a! T  v  B  v  v  Vamp says
      Staccato's a blow
                          the M visibly so

On page 5 Sonnenfeld offers two passages of clear homeophonic transduction, English-to-English, associational improvisation as an "interrogation of the surface of the text" (to borrow an extremely useful phrase from Edmund Jabes). The first line on the page is:

       as suggestion writes or sank such

followed by

       guttural helmet
       guitar hermit

This is pure letteral wordplay, the 'g' and the 'u' and  the 't' retained in the shift from guttural to guitar, the 'h' the 'e' and the 'm' retained in the movement from helmet to hermit. The final line collapses (condenses) the words in the previous two lines, retaining the initial 'g' and the final 't' and preserving from everything between a single 'e'.

In the center of the page we find the following, which might remind us of Kerouac's spontaneous bop prosody:

O Got Go god got going gets the Hell Electric

Maybe, more precisely, it might remind us of what has been called Kerouac's babble flow. Here is Clark Coolidge talking about Kerouac at Naropa in 1991:

Here's a take I had on it at one point: Pressure off words so they pile and collide in and he hears them in mind as if spoken by another. Words, then, are fresh solids of the just heard. And a line by Kerouac: "infantile pile-up of scatalogical buildup." Increasing density turns the mind-ear away from impulse or remembered image toward sound as material for the making. Then Kerouac says, in Old Angel Midnight: "The total turning about & deep revival of world robe-flowing literature till it shd be something a man'd put his eyes on & continually read for the sake of reading & for the sake of the Tongue & not just these inspidid stories writ in insipid aridities & paranoias bloomin & why yet the image-let's hear the Sound of the Universe, son." So, here's a sample of Kerouac's Babble Flow.So, here's a sample of Kerouac's Babble Flow.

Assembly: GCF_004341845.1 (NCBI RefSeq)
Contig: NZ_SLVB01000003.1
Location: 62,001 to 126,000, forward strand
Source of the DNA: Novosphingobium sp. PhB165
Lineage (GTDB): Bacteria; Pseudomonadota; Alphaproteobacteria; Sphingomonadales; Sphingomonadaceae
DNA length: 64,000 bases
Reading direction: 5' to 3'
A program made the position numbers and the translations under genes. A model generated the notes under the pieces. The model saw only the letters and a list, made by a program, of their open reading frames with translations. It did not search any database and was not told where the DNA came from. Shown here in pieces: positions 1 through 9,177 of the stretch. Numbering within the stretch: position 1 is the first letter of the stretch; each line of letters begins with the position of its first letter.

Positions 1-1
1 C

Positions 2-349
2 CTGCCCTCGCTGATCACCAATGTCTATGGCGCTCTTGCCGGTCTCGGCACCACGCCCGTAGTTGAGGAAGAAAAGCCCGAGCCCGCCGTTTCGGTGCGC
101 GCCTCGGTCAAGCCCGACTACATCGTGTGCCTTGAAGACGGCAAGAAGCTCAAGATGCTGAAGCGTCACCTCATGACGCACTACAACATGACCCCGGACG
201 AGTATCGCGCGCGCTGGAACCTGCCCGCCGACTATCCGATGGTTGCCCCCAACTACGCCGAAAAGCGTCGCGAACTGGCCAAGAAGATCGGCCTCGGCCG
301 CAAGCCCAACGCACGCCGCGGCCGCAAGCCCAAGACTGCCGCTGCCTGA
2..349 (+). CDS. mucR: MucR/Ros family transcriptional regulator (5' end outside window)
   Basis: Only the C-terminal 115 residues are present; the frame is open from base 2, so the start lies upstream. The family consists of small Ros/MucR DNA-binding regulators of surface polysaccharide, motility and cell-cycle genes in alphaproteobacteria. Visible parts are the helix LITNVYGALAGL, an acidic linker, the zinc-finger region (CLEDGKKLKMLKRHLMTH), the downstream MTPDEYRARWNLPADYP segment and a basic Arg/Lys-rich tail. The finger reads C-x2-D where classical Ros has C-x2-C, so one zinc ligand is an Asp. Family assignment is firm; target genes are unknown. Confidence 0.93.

Aw rust rust rust rust die die die pipe pipe ash ash die die ding dong ding ding ding rust cob die pipe ass rust die words- I'd as rather be permiganted in Rusty's moonlight Rork as be perderated in this bile arta panataler where ack the orshy rosh crowshes my tired idiot hand 0 Lawd I is coming to you'd soon's you's ready's as can readies by Mazatlan heroes point out Mexicos & all ye rhythmic bay fishermen don't hang fish eye soppy in my Ramadam give--dgarette Sop of Arab Squat--the Berber types that hang fardels on their woman back wd aslief Erick some son with blady matter I guess as whup a mule in singsong pathetic mule-jump field by quiet fluff smoke North Carolina (near Weldon) (Railroad Bridge) Roanoke millionaire High-Ridge hi-party Hi-Fi million-dollar findriver skinfish Rod Tong Apple Finder John Sun Ford goodby Paw mule America Song-

I guess you either hear the music of that or you don't.

The next page in Guitar Tech begins:

       Doesn't want a Parental Advisory Rather

So, after 25 years of reading Mark Sonnenfeld, that's the message, that's what I've learned from looking at his pages, each of which is almost always a visual poem in itself, and from listening to his poems, each of which is almost always a score for a noisic sound poem:

1) he neither needs nor wants any "adult" supervision (he knows exactly what he's doing)
2) we can either see and hear what he's doing, or not; it's up to us.

Kick out the jams, Mark. I'm watching and listening, loving every minute of it.



Jim Leftwich is a poet who lives in Roanoke, Virginia. Recent publications include  Volumes 1 , 2  &  3  of  Rascible & Kempt (Luna Bisonte 2016, 2017, edited by John M. and C. Mehrl Bennett), Tres tresss trisss trieesss tril trilssss: Transmutations of César Vallejo (Luna Bisonte, 2018) and Sound Rituals, collaborative poems by jim leftwich & billy bob beamer (mOnocle-Lash, 2018, edited by Olchar Lindsann).